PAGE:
The scouting reports couldn’t have been too difficult, at least. North Carolina knows what Notre Dame likes to do. Notre Dame knows what UNC likes to do.
The teams play Sunday in the NCAA tournament East regional championship game for the second time in a little more than two weeks and for the third time this season.
The Tar Heels wanted some revenge in the second game, the one in the ACC tournament, after Notre Dame’s 80-76 victory in the regular season. And now the Fighting Irish are after the same thing, and a trip to the Final Four, after UNC’s 31-point victory in the ACC tournament.
Notre Dame coach Mike Brey joked on Saturday that he’d “misplaced” the film from that game.
“Those are ones that you burn, you don’t go back to,” Brey said. “But certainly you have to learn from it. And we’ve talked about it a little bit in practice.”
A little bit? Marcus Paige, the Tar Heels’ senior guard, said on Saturday that if it had been UNC that endured that kind of loss, there would have been a lot more discussion.
“Like if it was us that got blown out,” Paige said, “we would be talking about that nonstop up until the game, trying to get ourselves fired up for revenge.”
Familiar feeling for White: The last time UNC played in a regional final was in 2012, when it ended its season with an 80-67 loss against Kansas. Stilman White, the Tar Heels’ junior guard, remembers it well, as he should – he was UNC’s starting point guard that game.
“I remember the same type of media hype is around the game,” White said on Saturday. “A lot of excitement. And I see the team’s just as excited as it was my freshman to year to play in this game and have a chance to go to the Final Four.”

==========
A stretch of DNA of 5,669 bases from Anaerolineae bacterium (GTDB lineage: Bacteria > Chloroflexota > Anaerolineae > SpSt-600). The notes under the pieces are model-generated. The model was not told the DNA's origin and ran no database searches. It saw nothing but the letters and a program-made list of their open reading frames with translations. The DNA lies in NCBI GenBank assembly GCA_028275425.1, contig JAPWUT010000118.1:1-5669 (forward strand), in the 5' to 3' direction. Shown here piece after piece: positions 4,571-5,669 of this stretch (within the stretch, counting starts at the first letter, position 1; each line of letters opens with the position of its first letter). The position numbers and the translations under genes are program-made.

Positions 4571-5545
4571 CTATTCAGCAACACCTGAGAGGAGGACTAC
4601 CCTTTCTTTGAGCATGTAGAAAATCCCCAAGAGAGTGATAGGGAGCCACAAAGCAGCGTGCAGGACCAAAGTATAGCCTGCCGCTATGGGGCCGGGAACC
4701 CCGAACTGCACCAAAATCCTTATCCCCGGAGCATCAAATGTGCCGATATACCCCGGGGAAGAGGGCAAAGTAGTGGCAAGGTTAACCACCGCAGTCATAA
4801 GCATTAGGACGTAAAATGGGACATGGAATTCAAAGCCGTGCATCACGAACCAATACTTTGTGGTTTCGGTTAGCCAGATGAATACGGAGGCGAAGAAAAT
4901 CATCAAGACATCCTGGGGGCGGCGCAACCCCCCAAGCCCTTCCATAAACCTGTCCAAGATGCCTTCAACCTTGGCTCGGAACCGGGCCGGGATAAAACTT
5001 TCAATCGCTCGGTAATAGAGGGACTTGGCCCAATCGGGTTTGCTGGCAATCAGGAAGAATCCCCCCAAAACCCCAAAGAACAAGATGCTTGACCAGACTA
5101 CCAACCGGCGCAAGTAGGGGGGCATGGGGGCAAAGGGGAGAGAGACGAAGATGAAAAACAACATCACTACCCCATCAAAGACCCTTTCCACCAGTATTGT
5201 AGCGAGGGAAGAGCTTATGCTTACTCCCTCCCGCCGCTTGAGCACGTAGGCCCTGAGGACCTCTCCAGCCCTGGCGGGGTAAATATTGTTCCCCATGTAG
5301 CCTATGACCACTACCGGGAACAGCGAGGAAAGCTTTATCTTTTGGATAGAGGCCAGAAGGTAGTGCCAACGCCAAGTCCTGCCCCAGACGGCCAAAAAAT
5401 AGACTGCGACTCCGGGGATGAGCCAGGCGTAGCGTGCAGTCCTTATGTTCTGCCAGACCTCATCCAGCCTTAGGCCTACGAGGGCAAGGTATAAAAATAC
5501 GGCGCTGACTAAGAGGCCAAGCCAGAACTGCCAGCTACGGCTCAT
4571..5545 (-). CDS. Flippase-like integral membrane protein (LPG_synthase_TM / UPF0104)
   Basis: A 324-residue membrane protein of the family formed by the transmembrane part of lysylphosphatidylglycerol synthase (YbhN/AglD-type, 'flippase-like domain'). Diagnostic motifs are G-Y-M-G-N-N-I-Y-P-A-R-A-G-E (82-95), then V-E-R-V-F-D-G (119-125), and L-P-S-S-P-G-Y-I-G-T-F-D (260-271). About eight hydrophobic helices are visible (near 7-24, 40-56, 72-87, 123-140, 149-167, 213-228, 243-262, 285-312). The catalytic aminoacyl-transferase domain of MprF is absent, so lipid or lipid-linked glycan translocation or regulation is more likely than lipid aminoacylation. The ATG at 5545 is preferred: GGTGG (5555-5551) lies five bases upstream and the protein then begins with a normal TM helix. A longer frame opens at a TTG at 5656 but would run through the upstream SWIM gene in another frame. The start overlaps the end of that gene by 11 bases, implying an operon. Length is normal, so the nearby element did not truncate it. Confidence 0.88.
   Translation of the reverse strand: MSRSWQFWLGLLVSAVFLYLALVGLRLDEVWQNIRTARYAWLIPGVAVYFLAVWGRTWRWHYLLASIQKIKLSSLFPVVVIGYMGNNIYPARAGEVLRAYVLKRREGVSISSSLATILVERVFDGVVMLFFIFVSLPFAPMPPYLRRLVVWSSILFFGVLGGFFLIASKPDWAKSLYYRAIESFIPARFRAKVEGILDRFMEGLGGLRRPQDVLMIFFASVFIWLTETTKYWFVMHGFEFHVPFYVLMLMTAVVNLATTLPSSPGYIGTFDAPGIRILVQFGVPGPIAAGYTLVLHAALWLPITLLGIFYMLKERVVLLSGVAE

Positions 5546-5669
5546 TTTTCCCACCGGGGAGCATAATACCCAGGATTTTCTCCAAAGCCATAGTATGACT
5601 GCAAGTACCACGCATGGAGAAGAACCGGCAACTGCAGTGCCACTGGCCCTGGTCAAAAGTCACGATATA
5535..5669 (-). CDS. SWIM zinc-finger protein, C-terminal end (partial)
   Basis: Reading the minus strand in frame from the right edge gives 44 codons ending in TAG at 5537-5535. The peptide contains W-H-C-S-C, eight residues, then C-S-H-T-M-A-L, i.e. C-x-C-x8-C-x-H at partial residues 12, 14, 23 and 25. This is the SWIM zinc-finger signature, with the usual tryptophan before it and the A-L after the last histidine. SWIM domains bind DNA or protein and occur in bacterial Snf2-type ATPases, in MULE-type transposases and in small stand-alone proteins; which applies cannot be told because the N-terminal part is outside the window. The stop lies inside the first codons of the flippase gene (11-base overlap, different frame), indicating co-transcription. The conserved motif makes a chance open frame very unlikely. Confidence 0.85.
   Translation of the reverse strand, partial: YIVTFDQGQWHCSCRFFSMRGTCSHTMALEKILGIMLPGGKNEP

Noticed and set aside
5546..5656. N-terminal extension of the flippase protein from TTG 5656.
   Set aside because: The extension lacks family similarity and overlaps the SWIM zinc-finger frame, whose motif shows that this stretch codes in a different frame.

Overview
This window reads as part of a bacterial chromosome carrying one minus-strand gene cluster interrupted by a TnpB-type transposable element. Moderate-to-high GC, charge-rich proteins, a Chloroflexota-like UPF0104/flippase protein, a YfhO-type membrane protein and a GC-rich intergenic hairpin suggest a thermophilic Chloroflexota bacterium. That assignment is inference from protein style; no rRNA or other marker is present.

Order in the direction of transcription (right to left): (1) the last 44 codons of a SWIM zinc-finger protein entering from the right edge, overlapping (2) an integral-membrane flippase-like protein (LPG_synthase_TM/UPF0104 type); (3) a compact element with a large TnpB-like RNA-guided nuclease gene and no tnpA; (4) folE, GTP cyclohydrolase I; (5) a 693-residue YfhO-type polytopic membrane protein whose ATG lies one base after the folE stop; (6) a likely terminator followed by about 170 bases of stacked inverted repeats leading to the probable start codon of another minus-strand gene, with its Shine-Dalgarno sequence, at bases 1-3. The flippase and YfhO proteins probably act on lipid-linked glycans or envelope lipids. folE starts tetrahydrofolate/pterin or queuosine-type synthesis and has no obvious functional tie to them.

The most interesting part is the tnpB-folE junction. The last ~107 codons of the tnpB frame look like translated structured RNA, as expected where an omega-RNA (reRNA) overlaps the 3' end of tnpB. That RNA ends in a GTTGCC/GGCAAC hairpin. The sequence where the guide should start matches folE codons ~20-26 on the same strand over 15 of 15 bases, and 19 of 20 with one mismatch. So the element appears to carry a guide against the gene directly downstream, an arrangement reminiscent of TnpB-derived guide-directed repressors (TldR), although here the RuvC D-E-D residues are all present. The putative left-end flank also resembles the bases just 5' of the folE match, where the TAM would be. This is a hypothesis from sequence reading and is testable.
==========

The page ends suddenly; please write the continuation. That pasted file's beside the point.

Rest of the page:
White is the only UNC player who has experienced an NCAA tournament regional semifinal. Notre Dame, meanwhile, made it this far last year.
White, who played sparingly then and now, started that day in 2012 in St. Louis with Kendall Marshall and Dexter Strickland both out with injuries. After that season White left school to go on a Mormon mission, and he returned to the team before last season.
So how does the 2011-12 UNC team compare to this one? White offered his thoughts.
“I think that definitely goes into the more college and professional feel,” he said. “A lot of guys on that team kind of did their own thing. This team, everyone interacts with each other. Everyone has fun and goofs around, teases, makes fun of each other.
“And that’s something that makes the season a lot more fun.”
Pinson provides comic relief – again: UNC coach Roy Williams and his five starting players were midway through a press conference on Saturday when in walked Theo Pinson, the sophomore guard. He walked up some steps to a makeshift stage and, straight-faced, asked where his chair was.
“Where’s my name at?” Pinson said, drawing laughter from teammates and reporters.
“You guys don’t have to put up with him,” Williams said. “... I’ve been coaching 28 years, I’ve never had one friggin’ player walk up in the middle of a (dang) press conference.
“That’s the guy who mimicked (UNC football) coach Larry Fedora in a press conference.”
It was, perhaps, one more moment that reflected UNC’s looseness before one of its most important games in years.
Brey hobbled: Given the choice Brey, the Notre Dame coach, would likely rather be injured himself than have an injury affect one of his players. But a leg injury Brey sustained on the sideline during Notre Dame’s victory against Wisconsin on Friday night could leave him wearing a walking boot, which he was wearing Saturday, on Sunday.
“I told my doc, ‘I don’t really want to do this,’” Brey said when asked if he’d have to coach on Sunday while wearing the boot. “He said, ‘We’ll talk tomorrow.’”
Brey wondered openly on Saturday about whether wearing a seatbelt on the bench might do him some good.
“I’ve got to remember I’m not the 41-year-old guy who got the job in 2000,” he said. “... I need to sit down more.”